The effect of osteopathic intervention and corrective exercise on golf performance : a prospective case series
Miles, Joshua Ian William
Citation:Miles, J. I. W. (2016).The effect of osteopathic intervention and corrective exercise on golf performance : a prospective case series. An unpublished thesis submitted in partial fulfilment of the requirements for the degree of Master of Osteopathy, Unitec Institute of Technology, New Zealand.
Permanent link to Research Bank record:http://hdl.handle.net/10652/3657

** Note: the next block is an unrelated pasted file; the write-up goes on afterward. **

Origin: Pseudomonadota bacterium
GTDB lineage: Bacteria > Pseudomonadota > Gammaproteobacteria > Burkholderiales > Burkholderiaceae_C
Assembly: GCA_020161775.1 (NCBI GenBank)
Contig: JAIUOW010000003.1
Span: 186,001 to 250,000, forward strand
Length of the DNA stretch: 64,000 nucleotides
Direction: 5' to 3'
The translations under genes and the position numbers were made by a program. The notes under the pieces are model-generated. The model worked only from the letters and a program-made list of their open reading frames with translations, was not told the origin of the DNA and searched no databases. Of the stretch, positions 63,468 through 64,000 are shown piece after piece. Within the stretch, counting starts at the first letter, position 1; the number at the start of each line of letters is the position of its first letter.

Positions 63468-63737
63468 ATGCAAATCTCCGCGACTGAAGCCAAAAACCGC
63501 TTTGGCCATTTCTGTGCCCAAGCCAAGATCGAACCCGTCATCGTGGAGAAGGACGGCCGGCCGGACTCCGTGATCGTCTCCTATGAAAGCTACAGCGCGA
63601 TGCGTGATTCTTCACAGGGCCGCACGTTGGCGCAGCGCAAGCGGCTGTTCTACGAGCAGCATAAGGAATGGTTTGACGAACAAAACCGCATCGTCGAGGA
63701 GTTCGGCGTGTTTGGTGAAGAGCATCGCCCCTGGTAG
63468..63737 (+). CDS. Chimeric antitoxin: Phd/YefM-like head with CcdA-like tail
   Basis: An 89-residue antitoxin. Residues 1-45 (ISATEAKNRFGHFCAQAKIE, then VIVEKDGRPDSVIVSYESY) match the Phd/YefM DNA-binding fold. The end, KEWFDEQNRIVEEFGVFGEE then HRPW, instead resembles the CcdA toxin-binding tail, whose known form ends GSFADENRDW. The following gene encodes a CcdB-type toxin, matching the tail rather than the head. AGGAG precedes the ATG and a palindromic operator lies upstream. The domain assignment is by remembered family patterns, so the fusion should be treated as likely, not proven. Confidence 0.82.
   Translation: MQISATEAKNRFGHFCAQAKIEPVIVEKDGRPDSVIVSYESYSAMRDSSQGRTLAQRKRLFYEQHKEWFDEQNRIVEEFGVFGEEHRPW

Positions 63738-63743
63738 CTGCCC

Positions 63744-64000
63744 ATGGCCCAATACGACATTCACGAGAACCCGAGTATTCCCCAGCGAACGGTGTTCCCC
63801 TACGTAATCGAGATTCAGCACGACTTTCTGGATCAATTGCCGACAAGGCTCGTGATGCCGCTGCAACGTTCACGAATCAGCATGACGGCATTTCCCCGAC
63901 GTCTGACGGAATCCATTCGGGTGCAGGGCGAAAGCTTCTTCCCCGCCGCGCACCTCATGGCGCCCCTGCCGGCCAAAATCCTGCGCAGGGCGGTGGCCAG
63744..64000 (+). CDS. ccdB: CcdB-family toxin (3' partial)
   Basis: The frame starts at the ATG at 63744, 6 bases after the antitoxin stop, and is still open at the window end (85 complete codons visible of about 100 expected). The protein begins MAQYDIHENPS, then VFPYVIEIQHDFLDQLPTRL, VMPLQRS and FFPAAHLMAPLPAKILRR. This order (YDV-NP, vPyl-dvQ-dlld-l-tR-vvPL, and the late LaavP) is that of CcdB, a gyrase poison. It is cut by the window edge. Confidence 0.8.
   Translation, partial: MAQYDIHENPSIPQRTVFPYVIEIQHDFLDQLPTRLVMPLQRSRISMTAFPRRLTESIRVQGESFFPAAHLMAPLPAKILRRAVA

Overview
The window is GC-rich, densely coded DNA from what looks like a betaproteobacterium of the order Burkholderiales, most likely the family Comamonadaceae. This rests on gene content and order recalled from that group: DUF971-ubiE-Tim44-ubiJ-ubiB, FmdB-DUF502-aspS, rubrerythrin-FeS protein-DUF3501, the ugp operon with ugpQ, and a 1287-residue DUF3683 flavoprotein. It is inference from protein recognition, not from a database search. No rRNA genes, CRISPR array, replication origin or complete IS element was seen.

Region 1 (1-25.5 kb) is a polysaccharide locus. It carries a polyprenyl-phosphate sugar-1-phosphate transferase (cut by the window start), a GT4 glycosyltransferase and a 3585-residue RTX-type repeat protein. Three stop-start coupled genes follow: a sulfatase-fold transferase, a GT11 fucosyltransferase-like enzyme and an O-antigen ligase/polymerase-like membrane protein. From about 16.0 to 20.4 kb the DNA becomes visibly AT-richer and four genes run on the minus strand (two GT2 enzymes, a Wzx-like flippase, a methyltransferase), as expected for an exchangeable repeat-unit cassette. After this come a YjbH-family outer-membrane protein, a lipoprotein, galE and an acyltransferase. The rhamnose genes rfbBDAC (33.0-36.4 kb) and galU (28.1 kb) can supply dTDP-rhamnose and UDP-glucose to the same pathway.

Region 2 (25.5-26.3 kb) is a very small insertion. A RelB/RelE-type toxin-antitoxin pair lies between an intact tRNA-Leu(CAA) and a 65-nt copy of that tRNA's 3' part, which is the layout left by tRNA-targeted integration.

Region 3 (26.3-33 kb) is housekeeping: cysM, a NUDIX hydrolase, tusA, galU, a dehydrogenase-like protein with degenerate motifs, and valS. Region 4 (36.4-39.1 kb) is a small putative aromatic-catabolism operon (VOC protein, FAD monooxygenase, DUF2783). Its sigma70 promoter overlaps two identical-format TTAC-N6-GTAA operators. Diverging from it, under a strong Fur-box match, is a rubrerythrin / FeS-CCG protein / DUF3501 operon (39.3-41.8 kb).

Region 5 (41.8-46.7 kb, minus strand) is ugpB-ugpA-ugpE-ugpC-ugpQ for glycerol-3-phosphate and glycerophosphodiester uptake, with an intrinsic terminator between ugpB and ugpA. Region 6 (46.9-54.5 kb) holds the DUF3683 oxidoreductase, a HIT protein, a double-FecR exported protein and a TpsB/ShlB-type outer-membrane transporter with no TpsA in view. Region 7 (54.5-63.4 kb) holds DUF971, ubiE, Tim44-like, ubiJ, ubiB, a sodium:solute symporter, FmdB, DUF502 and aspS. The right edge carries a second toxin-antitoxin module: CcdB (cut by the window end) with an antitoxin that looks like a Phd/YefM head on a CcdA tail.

BACKGROUND: The clinical approach used in the following case series is a newly emergent treatment concept (Performance Therapy) in manual therapy that combines active exercise with passive manual therapy in sporting participants. Performance therapy fits into the coach, athlete and practitioner triad whereby the practitioner attempts to address dysfunctional movements in an attempt to improve athletic performance and prevent injury. Golfers may receive benefit in this new clinical approach by being guided through tailored intervention programs that are targeting dysfunctional movements affecting golf specific physiological characteristics. AIM: To demonstrate the use of combining active therapy (corrective exercise) with passive therapy approaches (osteopathic manual therapy/management) for the purpose of improving golfing performance (club head speed and Driving distance (DD)) over an 8-week period. METHODS: Five prospective case studies were undertaken. Each participant underwent a needs assessment in order to develop a tailored intervention program combining corrective exercise and osteopathic manual therapy for the purpose of improving club head speed and DD. A Selective Functional Movement Assessment was measured every week. FlightScope® analysis of golfing performance was assessed for both 5- iron and driver pre and post-intervention (club head speed, ball speed, carry distance, total distance, launch angle, flight time and SMASH factor). RESULTS: One participant withdrew from the study. Two participants showed improvement for club head speed for 5-iron (Cohen’s d= 3.52, d= 1.43). One participant showed significant improvements in total DD for 5-iron (d = 1.2) and Driver (d = 2.1), while one showed improvements in carry distance for driver only (d = 1.09) and one showed improvements in total DD (d = 0.52). One participant showed no changes in DD for the 5-iron (d = -0.43) and driver (d = 0.11). No golf related injuries occurred during the course of the study. CONCLUSION: The clinical approach demonstrated in this study (combined osteopathic manual therapy and corrective exercise) has shown potential for improving golfing performance. Golfers who are searching for improvements in golfing performance should assess their balance abilities and squat biomechanics. Golfers can receive benefits from receiving tailored management programs from a manual therapist in order to improve dysfunctional movements that may be restricting their golf swing. Further clinical and research development of the Performance Therapy concept in golf is necessary.